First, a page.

The idea for the Nengudi’s pantyhose works, known collectively as “R.S.V.P.,” came to her after she gave birth to her first child. “I was looking for material that kind of reflected the female body” she told curator Elissa Auther in an oral history for the Archives of American Art. “And then, finally, I found the pantyhose. Right after that, I went, ‘Wow,’ because the whole birthing experience — you’re expanding and then all of a sudden, after it’s over, you’re contracting, and your body kind of goes back into shape. I really wanted to somehow express that experience.”

Nengudi’s work has long been intimately connected to the body. As a student at California State University, Los Angeles (now UCLA), Nengudi, who was born in Chicago as Sue Irons, studied both dance and art, knowing that a career in dance would be necessarily short-lived and she’d need something to do afterward. Her experience working in arts education at the former Pasadena Art Museum (now the Norton Simon Museum) opened her eyes to the ways art and dance could coexist: The museum had its own dance department, and educators danced in front of artworks as a teaching tool for kids.

In a statement announcing the award, National Gallery of Art curator Lynne Cooke — one of the Nasher Prize jurors — addressed part of what makes Nengudi’s work so impactful. “The fact that she makes work with these everyday means that had no history within sculpture and were of no great value is something that means a lot to younger artists as well as to a wider audience,” Cooke wrote.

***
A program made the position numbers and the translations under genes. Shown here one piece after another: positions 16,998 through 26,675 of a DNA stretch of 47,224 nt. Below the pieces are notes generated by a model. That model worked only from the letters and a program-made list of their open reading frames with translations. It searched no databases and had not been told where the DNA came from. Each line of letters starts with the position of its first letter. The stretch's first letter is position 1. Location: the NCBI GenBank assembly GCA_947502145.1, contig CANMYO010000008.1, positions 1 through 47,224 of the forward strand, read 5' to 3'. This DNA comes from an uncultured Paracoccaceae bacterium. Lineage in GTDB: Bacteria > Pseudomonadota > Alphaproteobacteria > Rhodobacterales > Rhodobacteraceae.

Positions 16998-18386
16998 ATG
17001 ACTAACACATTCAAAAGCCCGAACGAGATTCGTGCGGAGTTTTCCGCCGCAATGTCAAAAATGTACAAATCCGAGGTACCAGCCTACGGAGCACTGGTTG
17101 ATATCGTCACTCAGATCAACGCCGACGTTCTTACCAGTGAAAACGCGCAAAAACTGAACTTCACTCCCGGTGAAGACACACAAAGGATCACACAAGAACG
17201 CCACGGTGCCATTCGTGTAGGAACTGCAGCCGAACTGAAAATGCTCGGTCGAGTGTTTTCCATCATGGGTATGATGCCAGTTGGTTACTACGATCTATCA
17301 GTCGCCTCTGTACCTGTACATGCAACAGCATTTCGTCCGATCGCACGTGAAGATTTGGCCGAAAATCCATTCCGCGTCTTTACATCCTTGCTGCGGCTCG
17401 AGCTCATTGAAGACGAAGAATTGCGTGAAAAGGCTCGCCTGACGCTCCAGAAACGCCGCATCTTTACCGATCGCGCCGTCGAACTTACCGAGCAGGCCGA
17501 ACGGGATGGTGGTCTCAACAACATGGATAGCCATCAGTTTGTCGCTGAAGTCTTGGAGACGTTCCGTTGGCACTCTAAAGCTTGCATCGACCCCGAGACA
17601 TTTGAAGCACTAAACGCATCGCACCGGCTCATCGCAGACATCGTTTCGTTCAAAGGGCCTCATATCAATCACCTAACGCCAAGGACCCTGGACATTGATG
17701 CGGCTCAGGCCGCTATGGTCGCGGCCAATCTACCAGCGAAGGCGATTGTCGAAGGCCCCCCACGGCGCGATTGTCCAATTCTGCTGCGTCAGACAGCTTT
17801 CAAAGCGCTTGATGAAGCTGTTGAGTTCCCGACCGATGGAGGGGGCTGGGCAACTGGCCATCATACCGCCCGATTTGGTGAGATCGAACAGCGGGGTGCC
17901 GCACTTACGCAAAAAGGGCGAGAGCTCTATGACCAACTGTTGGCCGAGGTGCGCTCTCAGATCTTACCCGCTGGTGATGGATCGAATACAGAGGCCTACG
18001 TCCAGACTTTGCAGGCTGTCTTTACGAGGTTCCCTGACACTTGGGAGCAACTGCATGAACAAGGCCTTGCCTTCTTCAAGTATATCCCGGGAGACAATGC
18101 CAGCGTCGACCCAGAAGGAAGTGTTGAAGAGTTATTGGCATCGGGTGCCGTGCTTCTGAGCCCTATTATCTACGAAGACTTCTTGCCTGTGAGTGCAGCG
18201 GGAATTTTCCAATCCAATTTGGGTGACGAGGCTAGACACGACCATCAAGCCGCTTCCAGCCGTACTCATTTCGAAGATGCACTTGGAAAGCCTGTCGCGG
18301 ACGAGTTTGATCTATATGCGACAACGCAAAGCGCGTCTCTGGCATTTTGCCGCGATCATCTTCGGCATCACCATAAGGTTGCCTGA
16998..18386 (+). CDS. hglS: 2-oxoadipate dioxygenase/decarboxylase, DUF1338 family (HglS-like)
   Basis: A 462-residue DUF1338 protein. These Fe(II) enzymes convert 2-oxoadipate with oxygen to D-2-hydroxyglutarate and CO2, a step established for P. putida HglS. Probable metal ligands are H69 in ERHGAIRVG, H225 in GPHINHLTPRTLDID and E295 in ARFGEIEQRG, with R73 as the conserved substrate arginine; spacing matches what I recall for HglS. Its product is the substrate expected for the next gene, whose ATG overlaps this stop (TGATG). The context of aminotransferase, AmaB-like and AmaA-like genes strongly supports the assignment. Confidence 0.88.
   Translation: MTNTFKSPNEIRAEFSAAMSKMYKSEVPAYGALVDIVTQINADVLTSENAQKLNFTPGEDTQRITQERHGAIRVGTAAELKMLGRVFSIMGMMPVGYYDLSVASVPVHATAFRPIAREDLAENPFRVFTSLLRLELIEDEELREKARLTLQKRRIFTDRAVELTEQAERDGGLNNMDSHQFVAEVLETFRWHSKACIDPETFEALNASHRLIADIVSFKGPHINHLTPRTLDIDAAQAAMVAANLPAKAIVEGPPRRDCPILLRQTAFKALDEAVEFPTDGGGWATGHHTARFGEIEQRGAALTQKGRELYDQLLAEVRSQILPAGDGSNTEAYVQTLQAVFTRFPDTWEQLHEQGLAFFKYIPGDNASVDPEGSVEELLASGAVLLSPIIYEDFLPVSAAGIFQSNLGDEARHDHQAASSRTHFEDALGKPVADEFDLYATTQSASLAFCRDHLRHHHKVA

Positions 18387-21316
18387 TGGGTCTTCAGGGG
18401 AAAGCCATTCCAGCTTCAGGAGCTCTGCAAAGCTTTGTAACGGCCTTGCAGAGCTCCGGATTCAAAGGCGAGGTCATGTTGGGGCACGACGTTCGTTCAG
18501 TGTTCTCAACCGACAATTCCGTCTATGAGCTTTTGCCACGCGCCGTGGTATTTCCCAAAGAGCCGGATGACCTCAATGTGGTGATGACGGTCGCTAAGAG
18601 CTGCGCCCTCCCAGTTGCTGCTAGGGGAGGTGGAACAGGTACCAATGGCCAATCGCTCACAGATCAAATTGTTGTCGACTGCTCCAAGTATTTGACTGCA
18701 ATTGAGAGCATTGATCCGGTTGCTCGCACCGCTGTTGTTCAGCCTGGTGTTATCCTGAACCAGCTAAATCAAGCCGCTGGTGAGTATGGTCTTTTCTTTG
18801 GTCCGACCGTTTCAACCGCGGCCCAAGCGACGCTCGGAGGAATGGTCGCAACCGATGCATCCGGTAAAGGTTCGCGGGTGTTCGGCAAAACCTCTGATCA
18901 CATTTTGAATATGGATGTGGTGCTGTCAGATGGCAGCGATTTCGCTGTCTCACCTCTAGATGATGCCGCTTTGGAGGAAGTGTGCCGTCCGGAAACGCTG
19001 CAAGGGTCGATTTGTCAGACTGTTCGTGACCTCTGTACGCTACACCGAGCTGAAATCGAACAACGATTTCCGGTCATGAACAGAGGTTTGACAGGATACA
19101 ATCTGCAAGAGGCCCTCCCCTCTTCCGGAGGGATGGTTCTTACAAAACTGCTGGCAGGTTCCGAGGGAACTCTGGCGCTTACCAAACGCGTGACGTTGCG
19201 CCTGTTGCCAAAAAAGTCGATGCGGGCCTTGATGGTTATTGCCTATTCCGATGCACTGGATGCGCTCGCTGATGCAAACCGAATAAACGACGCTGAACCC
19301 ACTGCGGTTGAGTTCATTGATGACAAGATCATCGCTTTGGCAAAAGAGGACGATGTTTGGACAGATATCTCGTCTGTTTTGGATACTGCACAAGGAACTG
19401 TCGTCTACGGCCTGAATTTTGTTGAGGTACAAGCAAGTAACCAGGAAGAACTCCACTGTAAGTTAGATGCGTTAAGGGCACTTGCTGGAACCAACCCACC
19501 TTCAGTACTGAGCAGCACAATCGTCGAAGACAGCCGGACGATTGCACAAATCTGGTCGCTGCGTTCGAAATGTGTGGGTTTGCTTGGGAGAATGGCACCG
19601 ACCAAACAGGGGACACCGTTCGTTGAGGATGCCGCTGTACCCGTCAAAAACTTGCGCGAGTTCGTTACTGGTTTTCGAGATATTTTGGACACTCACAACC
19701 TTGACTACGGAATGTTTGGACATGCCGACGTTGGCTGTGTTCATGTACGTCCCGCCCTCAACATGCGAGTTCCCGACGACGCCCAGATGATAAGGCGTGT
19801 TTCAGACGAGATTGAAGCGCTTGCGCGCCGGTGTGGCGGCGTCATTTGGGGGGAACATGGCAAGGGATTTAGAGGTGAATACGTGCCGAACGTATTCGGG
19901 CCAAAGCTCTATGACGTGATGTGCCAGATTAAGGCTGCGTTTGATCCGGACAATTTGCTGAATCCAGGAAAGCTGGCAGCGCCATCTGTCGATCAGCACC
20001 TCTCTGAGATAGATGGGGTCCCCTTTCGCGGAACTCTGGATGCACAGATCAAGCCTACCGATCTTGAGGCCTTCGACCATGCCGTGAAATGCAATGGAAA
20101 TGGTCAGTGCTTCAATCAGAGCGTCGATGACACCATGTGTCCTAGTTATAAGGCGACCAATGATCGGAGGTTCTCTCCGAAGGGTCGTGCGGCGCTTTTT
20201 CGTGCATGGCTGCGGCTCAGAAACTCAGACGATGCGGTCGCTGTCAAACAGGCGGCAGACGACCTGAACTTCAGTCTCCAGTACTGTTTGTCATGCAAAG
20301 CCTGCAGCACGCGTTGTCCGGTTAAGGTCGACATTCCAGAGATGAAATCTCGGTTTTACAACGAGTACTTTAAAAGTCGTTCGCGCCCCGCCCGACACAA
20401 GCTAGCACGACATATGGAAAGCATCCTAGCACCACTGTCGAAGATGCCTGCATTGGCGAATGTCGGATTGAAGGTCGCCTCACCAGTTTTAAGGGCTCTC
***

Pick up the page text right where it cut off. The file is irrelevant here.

Early in her career, Nengudi was attracted to what she called the “non-craft” of artists such as Paul Klee, and volunteered in experimental, Black-centric art education programs at Los Angeles’s Watts Towers — massive sculptures made of found objects. In the 1960s, she became so fascinated with Gutai — a radical Japanese art movement in which artists rolled in mud, half-naked, and painted canvases with their feet — that she moved to Japan. There, she came to appreciate the way Japanese aesthetics embraced simplicity and imperfection, and she studied Noh and Kabuki theater, which she praised for combining different artistic media.

When Nengudi eventually returned to Los Angeles, she founded Studio Z, a Black art collaborative, and worked alongside David Hammons and Maren Hassinger, who often partook in performance pieces in which Hassinger danced among Nengudi’s sculptures.